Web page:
Can Elusive Cancer Stem Cells Seed New Tumours Months After Chemotherapy?

April 4th, 2015
in econ_news

by David Pye, The Conversation

There is a theory among doctors and researchers that has divided the field of cancer treatment in recent years. It suggests that within a tumour there is a small group of special cancer seed cells that are able to resist chemotherapy and bring about the return of the cancer many months after treatment has been completed. This “cancer stem cell” theory may explain the unfortunate relapses seen with many cancer suffers and the tragic consequences for the patient and their family.

Follow up:

These cancer seed cells resemble so-called stem cells that normally renew the cells in our tissues and organs throughout our lives. Stem cells are very specialised parent cells that have the potential to turn into many cell types such brain, liver, brain, blood and so on. While we’re used to hearing about how stem cells are the saviour of modern medicine, cancer stem cells instead reproduce and sustain the cancer.

So while with the potential to treat untreatable illnesses and to reverse the damage done by conditions such as stroke and spinal column injury, cancer stem cells on the other hand are a potential problem for the successful treatment of malignant disease.

In fact, if the cancer stem cell hypothesis is correct, they are the root of the disease, which must be completely removed to ensure that the cancer does not grow back.


Cancer stem cells Peter Znamenskiy/Wikimedia Commons

The image above, where the yellow cell is a chemotherapy-resistant cancer stem cell, illustrates how cancer stem cells might also help cancer return in a patient who has undergone conventional cancer therapy.

Targeting these rare cells

Cancer stem cell theory suggests that conventional chemotherapy kills the majority of cancer cells but leaves rarer cancer stem cells alive. These stem cells ultimately reseed the tumour, which results in the cancer returning. So if the theory is correct then it should be possible to more effectively treat cancers by targeting cancer stem cells with specific drugs.

These drugs could be used in two ways. Rather than attacking all of the tumour cells at once, as is the case for traditional cancer therapy, specific drugs targeted at cancer stem cells should result in the tumour slowly shrinking, since the stem cells will no longer be there to replenish cells that naturally die within the cancer. However, this may take some time and a faster approach might be to use a combination of targeted cancer stem cell drugs along with conventional chemotherapy.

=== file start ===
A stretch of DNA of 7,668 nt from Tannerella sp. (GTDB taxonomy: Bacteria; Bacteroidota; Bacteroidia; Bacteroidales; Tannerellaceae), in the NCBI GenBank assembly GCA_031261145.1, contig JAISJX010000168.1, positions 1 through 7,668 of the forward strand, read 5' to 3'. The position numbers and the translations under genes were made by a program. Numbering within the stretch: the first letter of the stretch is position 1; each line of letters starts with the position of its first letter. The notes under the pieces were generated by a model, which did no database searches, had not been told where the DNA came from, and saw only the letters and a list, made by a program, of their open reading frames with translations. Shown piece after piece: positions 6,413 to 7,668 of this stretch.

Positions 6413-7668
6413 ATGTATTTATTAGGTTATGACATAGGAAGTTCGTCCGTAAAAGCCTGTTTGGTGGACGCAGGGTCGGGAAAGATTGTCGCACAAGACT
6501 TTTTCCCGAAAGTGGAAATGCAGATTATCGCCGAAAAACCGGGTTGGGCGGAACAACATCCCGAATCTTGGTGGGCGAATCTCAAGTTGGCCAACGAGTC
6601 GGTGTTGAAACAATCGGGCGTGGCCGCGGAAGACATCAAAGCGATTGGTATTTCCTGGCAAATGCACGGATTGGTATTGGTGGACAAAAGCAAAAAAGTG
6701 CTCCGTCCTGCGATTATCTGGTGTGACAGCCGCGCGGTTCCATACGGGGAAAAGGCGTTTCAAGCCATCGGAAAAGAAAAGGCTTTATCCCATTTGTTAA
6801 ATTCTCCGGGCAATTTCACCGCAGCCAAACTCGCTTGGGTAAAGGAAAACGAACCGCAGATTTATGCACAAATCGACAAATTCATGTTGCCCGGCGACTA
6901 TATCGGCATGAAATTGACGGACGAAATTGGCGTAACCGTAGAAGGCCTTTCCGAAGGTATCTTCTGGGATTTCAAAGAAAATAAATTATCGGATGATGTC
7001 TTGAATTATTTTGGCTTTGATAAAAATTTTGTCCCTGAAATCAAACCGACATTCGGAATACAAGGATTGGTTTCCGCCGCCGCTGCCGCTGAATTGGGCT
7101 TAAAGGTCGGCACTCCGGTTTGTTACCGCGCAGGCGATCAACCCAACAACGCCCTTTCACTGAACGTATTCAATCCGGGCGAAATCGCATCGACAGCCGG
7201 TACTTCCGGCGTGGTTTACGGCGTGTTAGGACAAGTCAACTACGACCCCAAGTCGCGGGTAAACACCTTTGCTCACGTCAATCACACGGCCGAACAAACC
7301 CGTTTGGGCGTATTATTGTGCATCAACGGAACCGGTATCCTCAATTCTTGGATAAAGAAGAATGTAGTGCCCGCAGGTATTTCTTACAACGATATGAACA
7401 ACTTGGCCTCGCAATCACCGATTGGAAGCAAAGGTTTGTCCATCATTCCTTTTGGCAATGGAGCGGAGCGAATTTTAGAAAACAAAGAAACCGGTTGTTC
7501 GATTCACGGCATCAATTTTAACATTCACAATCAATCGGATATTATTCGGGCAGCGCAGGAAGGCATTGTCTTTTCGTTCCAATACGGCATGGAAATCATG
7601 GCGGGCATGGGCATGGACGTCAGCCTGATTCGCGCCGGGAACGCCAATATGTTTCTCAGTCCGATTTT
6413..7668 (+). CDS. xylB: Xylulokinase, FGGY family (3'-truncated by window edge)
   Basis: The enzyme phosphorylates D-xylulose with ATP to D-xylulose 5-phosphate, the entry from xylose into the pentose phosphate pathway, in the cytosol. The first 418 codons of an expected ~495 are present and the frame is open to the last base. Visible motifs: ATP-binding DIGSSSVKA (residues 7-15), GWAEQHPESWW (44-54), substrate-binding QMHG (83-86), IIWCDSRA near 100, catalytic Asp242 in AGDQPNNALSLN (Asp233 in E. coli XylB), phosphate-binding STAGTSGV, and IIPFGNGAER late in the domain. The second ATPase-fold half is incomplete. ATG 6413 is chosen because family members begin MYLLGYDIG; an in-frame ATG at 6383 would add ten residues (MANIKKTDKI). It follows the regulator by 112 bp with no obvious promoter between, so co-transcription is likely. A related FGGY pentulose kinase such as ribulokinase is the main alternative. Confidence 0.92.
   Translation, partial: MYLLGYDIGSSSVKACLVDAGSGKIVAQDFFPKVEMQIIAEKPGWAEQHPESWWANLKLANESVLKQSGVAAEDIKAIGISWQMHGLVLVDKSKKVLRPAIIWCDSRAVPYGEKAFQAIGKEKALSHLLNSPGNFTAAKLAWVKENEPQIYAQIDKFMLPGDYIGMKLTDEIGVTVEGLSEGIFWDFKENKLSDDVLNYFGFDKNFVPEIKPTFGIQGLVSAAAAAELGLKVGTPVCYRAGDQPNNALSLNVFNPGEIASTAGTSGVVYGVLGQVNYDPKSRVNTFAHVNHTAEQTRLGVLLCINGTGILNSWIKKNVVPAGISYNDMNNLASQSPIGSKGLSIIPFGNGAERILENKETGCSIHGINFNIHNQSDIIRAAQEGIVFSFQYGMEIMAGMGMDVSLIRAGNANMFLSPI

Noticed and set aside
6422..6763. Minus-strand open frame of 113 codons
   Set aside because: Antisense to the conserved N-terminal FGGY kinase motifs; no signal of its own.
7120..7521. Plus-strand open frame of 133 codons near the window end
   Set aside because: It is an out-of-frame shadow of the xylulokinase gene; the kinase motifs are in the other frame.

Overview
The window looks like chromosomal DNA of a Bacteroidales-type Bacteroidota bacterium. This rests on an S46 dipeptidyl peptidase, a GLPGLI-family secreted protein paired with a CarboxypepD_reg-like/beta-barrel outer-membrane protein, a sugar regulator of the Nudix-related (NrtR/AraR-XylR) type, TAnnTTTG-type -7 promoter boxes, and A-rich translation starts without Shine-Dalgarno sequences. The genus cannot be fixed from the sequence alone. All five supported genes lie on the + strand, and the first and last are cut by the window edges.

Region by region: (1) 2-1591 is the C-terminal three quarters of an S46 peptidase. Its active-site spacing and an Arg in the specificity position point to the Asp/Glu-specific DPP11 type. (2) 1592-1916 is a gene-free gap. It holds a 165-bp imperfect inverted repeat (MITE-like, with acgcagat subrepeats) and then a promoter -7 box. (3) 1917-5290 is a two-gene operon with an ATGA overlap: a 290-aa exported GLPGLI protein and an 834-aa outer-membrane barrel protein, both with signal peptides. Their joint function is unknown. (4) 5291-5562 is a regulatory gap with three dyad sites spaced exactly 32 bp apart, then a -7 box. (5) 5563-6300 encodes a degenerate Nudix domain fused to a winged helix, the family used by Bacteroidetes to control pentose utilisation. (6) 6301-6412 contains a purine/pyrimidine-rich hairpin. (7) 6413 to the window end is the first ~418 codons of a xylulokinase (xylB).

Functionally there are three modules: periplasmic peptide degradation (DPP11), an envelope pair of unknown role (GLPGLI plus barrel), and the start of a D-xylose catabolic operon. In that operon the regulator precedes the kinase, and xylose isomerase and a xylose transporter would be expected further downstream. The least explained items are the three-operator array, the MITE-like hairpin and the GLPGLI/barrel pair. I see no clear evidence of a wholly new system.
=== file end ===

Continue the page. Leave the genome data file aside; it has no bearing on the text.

Theory and reality

Cancer stem cell theory looks incredibly exciting as a target for the treatment of cancer and as an explanation for the clinical relapses often seen in patients with metastatic cancer following conventional treatments. However, we must observe caution, as many scientists are sceptical about the very existence of these specialised stem cells within a cancer. Other researchers believe that even if cancer stem cells do exist in some form, targeting them will not bring about the spectacular cures that patients and families are hoping for.

Thankfully, there are some supporters of the theory who are willing to be the risk takers. A number of bioscience companies and universities have committed to clinical trials for new drugs that specifically attack cancer stem cells. The challenge for the scientists and clinicians involved in these trials will to show unequivocally that cancer stem cells are a reality and to prove that these drugs can be effective in treating and preventing re-occurrence of a cancer.

The hope is that in the coming years a wealth of information will become available from the current batch of clinical trials, aimed at utilising targeted cancer stem cell therapeutics. It remains to be seen if the results obtained in these trials will be enough to convince the sceptics that these stem cells actually exist in a tumour. On the other hand, if the targeted treatments are successful in preventing the return of cancer cells in children and adults, then we’ll have some indication beyond a reasonable doubt that the theory is correct.

The ConversationThis article was originally published on The Conversation. Read the original article.









Make a Comment

Econintersect wants your comments, data and opinion on the articles posted.  As the internet is a "war zone" of trolls, hackers and spammers - Econintersect must balance its defences against ease of commenting.  We have joined with Livefyre to manage our comment streams.

To comment, just click the "Sign In" button at the top-left corner of the comment box below. You can create a commenting account using your favorite social network such as Twitter, Facebook, Google+, LinkedIn or Open ID - or open a Livefyre account using your email address.















 navigate econintersect.com

Blogs

Analysis Blog
News Blog
Investing Blog
Opinion Blog
Precious Metals Blog
Markets Blog
Video of the Day
Weather

Newspapers

Asia / Pacific
Europe
Middle East / Africa
Americas
USA Government
     

RSS Feeds / Social Media

Combined Econintersect Feed
Google+
Facebook
Twitter
Digg

Free Newsletter

Marketplace - Books & More

Economic Forecast

Content Contribution

Contact

About

  Top Economics Site

Investing.com Contributor TalkMarkets Contributor Finance Blogs Free PageRank Checker Active Search Results Google+

This Web Page by Steven Hansen ---- Copyright 2010 - 2016 Econintersect LLC - all rights reserved